6 MIN READ
From Physics to Biology, These 10 YouTube Channels Have Your Science Fix
Science has been the downfall of many a good student. All those formulas and facts can make your head spin. Just keeping track of whether or not Pluto is a planet can be exhausting!
On the flip side, I found several YouTube channels that explain science in a way that makes it easy to understand. Plus, these videos piqued my interest because they’re about subjects that relate to my daily life.
But what I really want to know is, where was YouTube when I was in high school? I certainly could have used it.
Right off the bat, I was hooked on Gross Science.
The show is hosted by Anna Rothschild. They’re a combination of her doing the ‘splaining, along with whimsical animations.
Listening to Rothschild is like listening to my best friend; she’s really personable and breaks down information into bite-sized pieces.
Unlike a lot of YouTube hosts, she doesn’t speak in a rapid-fire way. It’s like she’s really talking to you, not reading cue cards.
Veritasium is the kind of channel that made YouTube a big deal. Derek Muller, the host, takes his camera everywhere, so his videos have a homemade quality. Sometimes he interviews people on the street. Sometimes he takes you right into his own bathroom.
Veritasium’s videos don’t rely on animation at all. Muller is constantly filming, so he has a lot of fun footage of himself and strangers.
Kurzgesagt – In a Nutshell
Beautiful animation and original music sets Kurzgesagt – In a Nutshell apart from other YouTube science channels. The artists use bright purples, reds, greens and yellows in five-to-10-minute cartoons that explore scientific questions, such as whether GMOs are good or bad?
Kurzgesagt – In a Nutshell only puts out one video a month because the creative team is “convinced that good things take time, care and precision.”
If you’re looking for a YouTube science channel that isn’t all uppity with itself, Vsauce is for you.
Why? Host Michael Stevens is goofy, and he’s not interested in the Big Bang or entropy. He wants to answer the kinds of questions toddlers ask, like why your bottom is actually in your middle.
Although Vsauce episodes tend to be long — 10 to 20 minutes — they’re perfect for kids. He doesn’t talk too quickly, and he doesn’t use enormous words.
minutephysics is exactly what you think it is: short videos that explain physics.
Henry Reich, the channel’s creator, explains big ideas about physics in videos that last one to three minutes. One of his most popular videos talks about whether it’s better to walk or run in the rain. (I won’t spoil the answer!)
minutephysics videos get right to the nitty gritty of a topic, without fancy introductions. Each concept is explained using time-lapse drawings, which are very entertaining.
SmarterEveryDay is a hodge podge of videos about all sorts of things. Destin, the host, talks about science that happens to him personally, like how his sister got malaria or his balloon’s baffling behavior.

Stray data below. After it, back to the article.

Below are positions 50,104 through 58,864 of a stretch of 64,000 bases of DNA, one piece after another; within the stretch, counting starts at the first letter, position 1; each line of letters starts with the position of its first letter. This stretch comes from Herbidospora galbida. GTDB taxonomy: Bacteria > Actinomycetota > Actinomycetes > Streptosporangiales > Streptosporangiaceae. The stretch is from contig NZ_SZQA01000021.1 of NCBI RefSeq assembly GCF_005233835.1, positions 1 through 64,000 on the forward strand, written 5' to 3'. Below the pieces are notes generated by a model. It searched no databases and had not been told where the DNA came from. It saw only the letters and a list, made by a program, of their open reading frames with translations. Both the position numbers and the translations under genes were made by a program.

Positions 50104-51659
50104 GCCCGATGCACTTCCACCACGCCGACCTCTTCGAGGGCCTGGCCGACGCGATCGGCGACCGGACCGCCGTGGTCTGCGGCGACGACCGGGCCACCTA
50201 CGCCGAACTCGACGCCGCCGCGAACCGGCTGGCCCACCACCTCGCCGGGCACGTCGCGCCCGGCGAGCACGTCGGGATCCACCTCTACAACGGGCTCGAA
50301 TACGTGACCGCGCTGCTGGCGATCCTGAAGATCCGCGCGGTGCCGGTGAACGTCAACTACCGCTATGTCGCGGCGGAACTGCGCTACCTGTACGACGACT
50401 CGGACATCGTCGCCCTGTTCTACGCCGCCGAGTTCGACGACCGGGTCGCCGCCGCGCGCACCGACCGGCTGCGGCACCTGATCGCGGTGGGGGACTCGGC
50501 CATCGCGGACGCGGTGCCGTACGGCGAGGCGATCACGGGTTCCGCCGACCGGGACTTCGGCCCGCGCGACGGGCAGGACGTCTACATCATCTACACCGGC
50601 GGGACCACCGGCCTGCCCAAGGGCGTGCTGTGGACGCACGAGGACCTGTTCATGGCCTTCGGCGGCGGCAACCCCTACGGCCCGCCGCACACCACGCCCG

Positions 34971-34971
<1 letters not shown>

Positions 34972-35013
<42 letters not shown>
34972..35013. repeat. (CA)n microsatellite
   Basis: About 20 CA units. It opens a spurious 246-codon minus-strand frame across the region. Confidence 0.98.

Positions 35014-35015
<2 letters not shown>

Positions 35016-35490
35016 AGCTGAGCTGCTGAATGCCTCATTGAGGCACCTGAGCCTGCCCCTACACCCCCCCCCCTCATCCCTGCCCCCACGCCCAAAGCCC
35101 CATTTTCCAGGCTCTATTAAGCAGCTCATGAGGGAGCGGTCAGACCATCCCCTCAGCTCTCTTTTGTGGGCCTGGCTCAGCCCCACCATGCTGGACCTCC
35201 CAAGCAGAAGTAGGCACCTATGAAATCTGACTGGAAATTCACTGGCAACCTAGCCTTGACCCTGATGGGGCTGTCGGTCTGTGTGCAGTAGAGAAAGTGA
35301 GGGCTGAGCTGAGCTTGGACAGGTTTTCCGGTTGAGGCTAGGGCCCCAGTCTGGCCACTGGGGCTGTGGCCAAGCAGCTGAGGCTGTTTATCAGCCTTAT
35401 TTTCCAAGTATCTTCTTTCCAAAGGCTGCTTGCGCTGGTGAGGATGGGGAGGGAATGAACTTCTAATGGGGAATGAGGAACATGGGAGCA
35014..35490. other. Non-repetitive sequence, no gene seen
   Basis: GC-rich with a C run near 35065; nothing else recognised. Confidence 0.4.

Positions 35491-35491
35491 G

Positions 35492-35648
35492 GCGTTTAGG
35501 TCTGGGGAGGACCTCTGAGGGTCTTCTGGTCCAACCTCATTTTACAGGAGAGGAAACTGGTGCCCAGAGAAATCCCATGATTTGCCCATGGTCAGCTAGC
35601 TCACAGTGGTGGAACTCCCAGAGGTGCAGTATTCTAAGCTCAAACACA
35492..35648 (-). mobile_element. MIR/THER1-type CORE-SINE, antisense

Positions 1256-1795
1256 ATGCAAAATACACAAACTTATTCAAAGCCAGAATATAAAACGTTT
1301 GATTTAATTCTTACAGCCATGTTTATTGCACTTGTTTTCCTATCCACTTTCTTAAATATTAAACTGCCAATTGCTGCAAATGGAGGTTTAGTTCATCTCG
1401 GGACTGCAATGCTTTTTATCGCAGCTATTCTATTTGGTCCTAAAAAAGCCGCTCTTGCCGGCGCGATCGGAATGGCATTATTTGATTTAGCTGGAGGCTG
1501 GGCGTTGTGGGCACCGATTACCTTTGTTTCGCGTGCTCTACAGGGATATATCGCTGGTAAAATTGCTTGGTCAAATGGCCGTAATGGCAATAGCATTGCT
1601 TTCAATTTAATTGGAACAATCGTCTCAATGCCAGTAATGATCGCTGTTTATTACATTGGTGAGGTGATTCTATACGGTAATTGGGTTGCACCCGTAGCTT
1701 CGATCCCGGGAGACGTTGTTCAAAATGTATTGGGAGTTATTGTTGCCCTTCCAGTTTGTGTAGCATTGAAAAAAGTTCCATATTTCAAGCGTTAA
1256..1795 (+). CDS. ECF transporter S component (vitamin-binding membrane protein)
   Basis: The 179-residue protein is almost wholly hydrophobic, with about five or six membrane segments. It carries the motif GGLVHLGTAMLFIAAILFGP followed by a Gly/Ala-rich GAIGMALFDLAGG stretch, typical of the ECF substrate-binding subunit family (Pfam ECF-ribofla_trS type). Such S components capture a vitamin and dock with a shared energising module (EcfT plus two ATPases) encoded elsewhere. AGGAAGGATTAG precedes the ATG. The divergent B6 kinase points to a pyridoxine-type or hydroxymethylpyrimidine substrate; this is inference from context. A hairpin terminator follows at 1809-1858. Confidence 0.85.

Destin Sandlin is an engineer, so the majority of his videos explain how things work. He also researches questions that you might think of but have no idea how to answer, like what astronauts do with their pee or how to escape from a car through the windshield.
Destin is so personable that his Facebook page is full of family photos and friendly posts.
If you’re looking for more gross science, SciShow has what you need. Hosts Hank Green, Michael Aranda and Olivia Gordon say they “hate not knowing things,” so they make videos about answers to their questions.
SciShow looks great, with really big production values. They use fun visuals to explain science, although a lot of it tends to be pretty gross, like why your pee is sometimes green.
Most of the time, SciShow answers very basic questions in under five minutes, like why humidity makes it feel hotter.
The hosts are clearly having a good time! Don’t miss their hilarious outtakes and bloopers playlist.
AsapScience is the perfect channel for when you need to answer a question about science right now. That means hosts Mitchell Moffit and Gregory Brown make videos that are usually around three minutes long and that get right to the heart of a topic.
AsapScience looks at science that affects your mind and your body. They ask common questions, like how much sleep do you really need, but they also ask questions most people are afraid to ask, like is masturbation good for you?
The two of them answer all their questions with colorful animations and fun music. In fact, they recorded their own Science Love Song.
Seeker is another YouTube science channel that stars pleasant, young hosts. Trace Dominguez, Julian Huguet, Amy Shira Teitel and Crystal Dilworth seem really excited to talk about science, and their enthusiasm keeps my attention.
Seeker’s videos don’t have a particular style. Sometimes there’s footage of the hosts, sometimes they have cartoons and other times they just have photos or illustrations to make their point.
Like some of the other channels, Seeker’s videos are short. Unlike the other channels, Seeker covers cutting-edge science, like human head transplants. Ouch!
Reactions, a channel that’s brought to you by the American Chemical Society, talks about everyday chemistry.
The videos are made up of quick-witted narration that plays over images and video clips. Most of the channel’s videos are just a few minutes long, so they’re easy to watch.
Nancy Basile has almost 20 years experience as a freelance writer for the web. She focuses on finding ways to squeeze more entertainment into your day for less. Catch her on Twitter @realmediamedusa.
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